The award was made by the Birmingham referee Mike Reed after Erland Johnsen fell in the box while under challenge from Matt Elliott and Spencer Prior. Television replays suggested that the Chelsea substitute went down virtually untouched but Reed, who had an excellent view of the incident, had no doubt. After lengthy Leicester protests, Frank Leboeuf stepped forward to secure Chelsea's place in a sixth round tie at Portsmouth.
Afterwards Martin O'Neill, the Leicester manager, had to be restrained from confronting Reed, and was scathing about a decision he found "unbelievable" and "shocking."
"The efforts of my players were heroic and after going out like that, with that penalty, we are all heartbroken to be honest. The referee was five yards away from the incident and in that case you have got to get it right, and he has got it absolutely wrong.
"Chelsea are a brilliantly talented side and if they had beaten us in the proper manner then good luck to them. But to go out like that, we might as well have gone out in the third round to Southend and the concentrate on the league. It sounds like sour grapes but it's not meant to be."
Even without the penalty, Reed's display had attracted criticism as he booked 10 players - seven from Leicester - in a tie without a really bad foul.
If the penalty award was hard on Leicester, it was especially so on their goalkeeper, Kasey Keller. The American, whose every save was greeted by chants of "U-S-A" by the travelling support was outstanding throughout, particularly in extra time when he won a personal duel with Gianfranco Zola. A couple of free-kicks were superbly parried, the latter with the aid of the woodwork, then with time running out Zola ran on to Eddie Newton's through ball, steadied himself, and seemed destined to slot home the winner only to be denied by another brilliant stop from Keller.
The keeper typified a spirited and tactically astute performance from O'Neill's side that matched their technically superior opponents. Despite being under pressure for long periods, they never lost their shape and showed no little skill as they frequently threatened to cause an upset.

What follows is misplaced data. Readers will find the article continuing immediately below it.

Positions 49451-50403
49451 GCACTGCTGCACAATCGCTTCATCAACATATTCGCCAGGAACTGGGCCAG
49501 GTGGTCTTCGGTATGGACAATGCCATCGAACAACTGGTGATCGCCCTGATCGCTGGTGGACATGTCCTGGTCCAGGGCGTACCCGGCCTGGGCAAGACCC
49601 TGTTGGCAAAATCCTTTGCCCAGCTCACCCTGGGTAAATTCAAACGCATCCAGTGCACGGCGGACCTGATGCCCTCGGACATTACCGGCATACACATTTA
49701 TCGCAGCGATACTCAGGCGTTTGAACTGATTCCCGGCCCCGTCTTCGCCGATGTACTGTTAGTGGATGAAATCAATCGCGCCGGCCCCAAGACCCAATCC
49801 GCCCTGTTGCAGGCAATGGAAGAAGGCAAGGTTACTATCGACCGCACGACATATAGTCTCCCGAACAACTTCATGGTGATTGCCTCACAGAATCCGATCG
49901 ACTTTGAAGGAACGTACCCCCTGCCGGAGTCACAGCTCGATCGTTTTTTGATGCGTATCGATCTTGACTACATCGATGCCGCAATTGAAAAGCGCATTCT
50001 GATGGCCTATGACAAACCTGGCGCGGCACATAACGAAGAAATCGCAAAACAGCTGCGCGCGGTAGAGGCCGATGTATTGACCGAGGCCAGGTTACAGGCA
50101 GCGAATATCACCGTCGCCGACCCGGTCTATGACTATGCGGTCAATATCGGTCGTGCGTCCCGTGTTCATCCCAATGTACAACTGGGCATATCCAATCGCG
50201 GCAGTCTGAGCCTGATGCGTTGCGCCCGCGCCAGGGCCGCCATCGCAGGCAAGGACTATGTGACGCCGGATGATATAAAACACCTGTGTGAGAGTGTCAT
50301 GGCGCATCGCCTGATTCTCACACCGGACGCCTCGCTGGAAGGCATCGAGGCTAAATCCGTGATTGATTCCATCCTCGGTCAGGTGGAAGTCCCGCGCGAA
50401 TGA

The match kicked off against the backdrop of a continuing spat between the two managers. Chelsea's Ruud Gullit described Leicester's comeback in the initial tie as "lucky", a description which brought a tart response from O'Neill. "We'll try and bring the first team down for the replay then," he said, and was as good as his word. The suspended quartet of Izzet, Lennon, Elliott and Heskey.
A first half during which clear shots were at a premium - Chelsea's best efforts were two long-rangers from Roberto Di Matteo - left Gullit keen to make a tactical change. No doubt frustrated by his side's lack of penetration he brought on Gianluca Vialli, replacing Scott Minto, with the team adopting a 4-3-3 formation.
Vialli, keen to make an impression after his protracted exile on the bench, forced a couple of smart saves from Keller within two minutes of each other, but Leicester responded with Heskey's shot into the side netting, with 11 minutes to go, which brought a brief but misguided eruption from the Leicester supporters.
As extra time progressed,penalties seemed inevitable until Reed's controversial decision. Afterwards Gullit, ever the pragmatist, said he had not seen the incident. When told that television replays suggested it was not a penalty, he replied: "So?"
Chelsea (3-5-2): Grodas; Sinclair, Leboeuf, Clarke; Petrescu (Johnsen, 106), Wise, Newton, Di Matteo, Minto (Vialli, h-t); Zola, M Hughes. Substitutes not used: P Hughes.
Leicester City (3-5-2): Keller; Grayson, Elliott, Walsh; Prior, Lennon, Izzett, Parker, Heskey; Claridge (Taylor, 71), Marshall. Substitutes not used: Poole (gk), Watts.
Referee: M Reed (Birmingham).
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